More people live in Dykstra Hall than voted in the last year’s Westwood Neighborhood Council election.
Despite this, the council wants to make voting even more difficult for students and young professionals, as it voted last week against a proposal to add online voting to its upcoming election in 2016.
Jerry Brown, president of the council, told The Bruin Friday that he opposes online voting because he sees online voting as a way that the council is “being unfairly used on an experimental basis” and called for the state and federal government to adopt the system before the neighborhood council does. Brown has also said he has security concerns about the new voting method. Roozbeh Farahanipour, member of the council, also said he was concerned about the possibility that non-constituents could vote in the council.
Yet these reasons make no sense. There have been zero indications of any type of threat levied against the council’s voting system, and it would be ridiculous to propose that anyone cares enough to hack into a local neighborhood council’s election ballot. Instead, all this will serve to do is reduce the voting capacity of a district whose turnout is already on life support.
Without an immediate reversal, the Westwood Neighborhood Council threatens to start an opaque trend in neighborhood politics, and in effect works to prevent an opportunity for increased student and community access while favoring a method that maintains the share of votes from older, wealthy residents who own cars and can drive to the polls.
There are important reasons to ensure appropriate representation. The council does not have a decision-making power, but decisions the council makes have been significant – other neighborhood councils’ opposition to the California Senate Bill 608, which would have allowed homeless residents the right to use public space without discrimination, effectively led to the bill being tabled in April.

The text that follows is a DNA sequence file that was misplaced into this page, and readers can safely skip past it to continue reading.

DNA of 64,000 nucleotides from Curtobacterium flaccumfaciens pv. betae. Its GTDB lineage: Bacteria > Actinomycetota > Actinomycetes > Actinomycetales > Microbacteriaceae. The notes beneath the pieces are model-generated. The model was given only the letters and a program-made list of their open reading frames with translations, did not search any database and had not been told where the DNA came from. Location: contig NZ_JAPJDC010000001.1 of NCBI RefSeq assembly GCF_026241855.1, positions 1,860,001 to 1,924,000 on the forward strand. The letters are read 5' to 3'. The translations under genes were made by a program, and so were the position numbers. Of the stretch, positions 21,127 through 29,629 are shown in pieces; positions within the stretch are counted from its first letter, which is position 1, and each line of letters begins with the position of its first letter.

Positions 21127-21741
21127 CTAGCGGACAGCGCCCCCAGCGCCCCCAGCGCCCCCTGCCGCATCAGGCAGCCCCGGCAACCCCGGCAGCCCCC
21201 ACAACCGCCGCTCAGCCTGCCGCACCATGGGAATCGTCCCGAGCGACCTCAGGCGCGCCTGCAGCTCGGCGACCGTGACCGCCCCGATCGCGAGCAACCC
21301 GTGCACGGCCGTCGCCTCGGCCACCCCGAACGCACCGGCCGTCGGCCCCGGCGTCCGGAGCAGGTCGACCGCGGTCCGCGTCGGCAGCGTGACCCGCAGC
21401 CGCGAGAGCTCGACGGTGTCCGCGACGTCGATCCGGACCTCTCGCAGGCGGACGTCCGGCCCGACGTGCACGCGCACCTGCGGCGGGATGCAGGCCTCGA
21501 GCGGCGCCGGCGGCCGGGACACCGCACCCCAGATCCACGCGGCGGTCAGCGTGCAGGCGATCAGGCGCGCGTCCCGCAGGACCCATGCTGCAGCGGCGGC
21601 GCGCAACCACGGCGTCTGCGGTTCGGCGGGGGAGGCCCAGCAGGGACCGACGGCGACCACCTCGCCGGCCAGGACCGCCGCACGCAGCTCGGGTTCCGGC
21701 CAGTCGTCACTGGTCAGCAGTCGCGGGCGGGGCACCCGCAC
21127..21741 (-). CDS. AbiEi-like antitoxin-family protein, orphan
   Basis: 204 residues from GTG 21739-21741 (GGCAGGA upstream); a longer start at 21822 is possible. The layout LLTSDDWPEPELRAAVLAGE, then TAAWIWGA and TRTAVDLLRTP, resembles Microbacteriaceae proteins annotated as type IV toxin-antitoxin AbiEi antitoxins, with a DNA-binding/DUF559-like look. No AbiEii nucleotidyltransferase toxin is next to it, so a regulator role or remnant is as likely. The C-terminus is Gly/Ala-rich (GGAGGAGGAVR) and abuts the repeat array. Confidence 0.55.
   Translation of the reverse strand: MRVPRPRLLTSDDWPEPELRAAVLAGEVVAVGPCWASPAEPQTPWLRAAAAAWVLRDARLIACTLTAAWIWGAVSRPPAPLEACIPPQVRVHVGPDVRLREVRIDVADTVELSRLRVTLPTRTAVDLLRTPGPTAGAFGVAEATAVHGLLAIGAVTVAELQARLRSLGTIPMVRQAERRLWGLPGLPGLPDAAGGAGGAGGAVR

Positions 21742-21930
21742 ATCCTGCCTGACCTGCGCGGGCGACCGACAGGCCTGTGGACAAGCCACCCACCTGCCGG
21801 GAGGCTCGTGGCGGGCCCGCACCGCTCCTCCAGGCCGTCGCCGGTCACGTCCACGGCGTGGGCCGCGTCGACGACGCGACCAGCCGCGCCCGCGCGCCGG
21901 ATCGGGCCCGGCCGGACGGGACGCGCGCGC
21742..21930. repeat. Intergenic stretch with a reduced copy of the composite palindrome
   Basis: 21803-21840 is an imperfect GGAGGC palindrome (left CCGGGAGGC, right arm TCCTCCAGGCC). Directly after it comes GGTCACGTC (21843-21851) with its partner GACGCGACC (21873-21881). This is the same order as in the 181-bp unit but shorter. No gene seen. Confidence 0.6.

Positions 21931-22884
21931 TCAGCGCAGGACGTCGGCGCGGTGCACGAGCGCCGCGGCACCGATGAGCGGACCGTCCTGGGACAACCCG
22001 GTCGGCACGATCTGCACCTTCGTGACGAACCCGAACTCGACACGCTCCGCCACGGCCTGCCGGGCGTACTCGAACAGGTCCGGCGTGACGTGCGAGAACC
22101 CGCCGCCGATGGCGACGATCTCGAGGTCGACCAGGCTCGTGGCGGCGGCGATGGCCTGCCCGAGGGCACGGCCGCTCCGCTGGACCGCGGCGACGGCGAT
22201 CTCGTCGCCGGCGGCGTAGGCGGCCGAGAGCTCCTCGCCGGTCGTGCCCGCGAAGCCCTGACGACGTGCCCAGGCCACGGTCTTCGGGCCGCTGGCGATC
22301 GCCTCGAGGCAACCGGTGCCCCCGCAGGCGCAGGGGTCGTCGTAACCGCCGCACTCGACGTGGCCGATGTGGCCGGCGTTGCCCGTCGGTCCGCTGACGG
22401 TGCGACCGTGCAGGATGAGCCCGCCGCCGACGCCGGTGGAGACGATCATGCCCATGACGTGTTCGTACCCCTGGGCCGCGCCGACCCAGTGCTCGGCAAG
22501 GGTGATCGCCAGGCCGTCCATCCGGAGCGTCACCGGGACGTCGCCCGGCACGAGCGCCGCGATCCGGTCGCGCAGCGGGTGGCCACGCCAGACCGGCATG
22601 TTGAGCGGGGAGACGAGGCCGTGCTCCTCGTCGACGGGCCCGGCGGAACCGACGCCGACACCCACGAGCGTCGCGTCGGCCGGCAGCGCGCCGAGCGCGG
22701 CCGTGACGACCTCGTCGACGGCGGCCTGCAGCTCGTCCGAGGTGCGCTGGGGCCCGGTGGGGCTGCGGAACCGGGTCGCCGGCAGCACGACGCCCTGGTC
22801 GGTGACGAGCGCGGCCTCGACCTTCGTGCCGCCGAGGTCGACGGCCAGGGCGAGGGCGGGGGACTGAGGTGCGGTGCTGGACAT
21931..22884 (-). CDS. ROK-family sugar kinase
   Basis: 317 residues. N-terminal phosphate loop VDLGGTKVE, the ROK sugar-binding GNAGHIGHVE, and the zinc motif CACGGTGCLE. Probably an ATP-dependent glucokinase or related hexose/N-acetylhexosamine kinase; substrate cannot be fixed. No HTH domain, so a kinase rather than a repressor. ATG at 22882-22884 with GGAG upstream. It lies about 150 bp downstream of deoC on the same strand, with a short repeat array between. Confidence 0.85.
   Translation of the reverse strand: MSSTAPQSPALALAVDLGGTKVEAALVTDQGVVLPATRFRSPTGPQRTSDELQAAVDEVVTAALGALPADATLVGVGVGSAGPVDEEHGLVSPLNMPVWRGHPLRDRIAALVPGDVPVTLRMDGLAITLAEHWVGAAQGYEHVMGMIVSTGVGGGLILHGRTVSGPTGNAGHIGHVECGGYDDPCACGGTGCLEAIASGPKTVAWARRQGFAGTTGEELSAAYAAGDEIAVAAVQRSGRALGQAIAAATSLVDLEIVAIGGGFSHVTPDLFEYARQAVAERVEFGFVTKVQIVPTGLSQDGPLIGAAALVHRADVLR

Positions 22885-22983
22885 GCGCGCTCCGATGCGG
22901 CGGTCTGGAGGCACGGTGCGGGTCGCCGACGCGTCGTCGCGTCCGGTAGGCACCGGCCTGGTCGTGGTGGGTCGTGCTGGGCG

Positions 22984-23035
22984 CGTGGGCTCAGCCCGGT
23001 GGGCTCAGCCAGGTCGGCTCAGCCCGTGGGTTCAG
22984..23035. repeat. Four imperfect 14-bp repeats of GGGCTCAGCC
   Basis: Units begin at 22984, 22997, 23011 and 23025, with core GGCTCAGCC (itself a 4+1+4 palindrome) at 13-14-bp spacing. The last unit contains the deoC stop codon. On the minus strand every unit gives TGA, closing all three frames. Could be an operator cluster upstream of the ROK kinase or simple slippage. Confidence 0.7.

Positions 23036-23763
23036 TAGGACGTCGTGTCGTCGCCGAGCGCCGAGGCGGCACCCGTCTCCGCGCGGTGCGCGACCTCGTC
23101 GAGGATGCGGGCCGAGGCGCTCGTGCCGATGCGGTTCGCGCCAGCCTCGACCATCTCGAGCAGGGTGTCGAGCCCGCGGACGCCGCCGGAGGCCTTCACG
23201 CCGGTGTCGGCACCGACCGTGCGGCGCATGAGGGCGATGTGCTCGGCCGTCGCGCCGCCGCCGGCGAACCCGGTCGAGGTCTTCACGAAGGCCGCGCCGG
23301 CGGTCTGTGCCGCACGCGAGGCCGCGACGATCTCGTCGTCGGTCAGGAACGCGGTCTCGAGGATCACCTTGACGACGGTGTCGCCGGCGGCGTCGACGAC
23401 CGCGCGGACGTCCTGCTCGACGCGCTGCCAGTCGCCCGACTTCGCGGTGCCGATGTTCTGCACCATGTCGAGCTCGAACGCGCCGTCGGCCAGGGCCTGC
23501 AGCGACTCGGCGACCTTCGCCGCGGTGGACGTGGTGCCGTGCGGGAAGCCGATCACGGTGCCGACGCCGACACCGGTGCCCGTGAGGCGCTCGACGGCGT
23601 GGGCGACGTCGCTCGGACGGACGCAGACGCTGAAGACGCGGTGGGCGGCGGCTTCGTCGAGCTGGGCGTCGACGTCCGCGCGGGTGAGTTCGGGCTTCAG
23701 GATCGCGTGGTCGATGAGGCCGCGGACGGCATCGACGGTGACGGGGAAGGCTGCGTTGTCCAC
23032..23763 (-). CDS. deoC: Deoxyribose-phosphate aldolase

Furthermore, the council’s decisions have affected students, whether they are living in Westwood or walking to Westwood from their dorm for a night out. Just last year, the council voted on a design for a new fraternity house, voiced concern about a now-closed food truck lot next to In-N-Out and fought against a bike lane on Westwood Boulevard.
In simpler terms, Westwood Neighborhood Council does matter.
Yet, the voter turnout has been getting lower and lower – from more than 1,700 in 2010 to about 660 in 2014. The council has blamed the decreasing turnout on less competitive elections, but the fact is that the council have had ways to increase its turnout but hasn’t utilized it yet.
Online voting is one of the ways to do so – The Department of Neighborhood Empowerment, which advocated for the measure, estimated the method would triple voter turnout, in addition to cutting the cost per vote by half.
The technological rollback is ironic; after all, the creation of the council in 1999 was itself an experiment in reforming the city’s governance structure. It now appears that the council is willing to turn its back on a legacy of experimentation in exchange for conservative safety.
Many UCLA students aren’t interested in walking south of Wilshire Boulevard to vote for a local government election; but instead of making an effort to bring the polls to students, the Westwood Neighborhood Council passed up an opportunity to reach out to a big part of its constituents.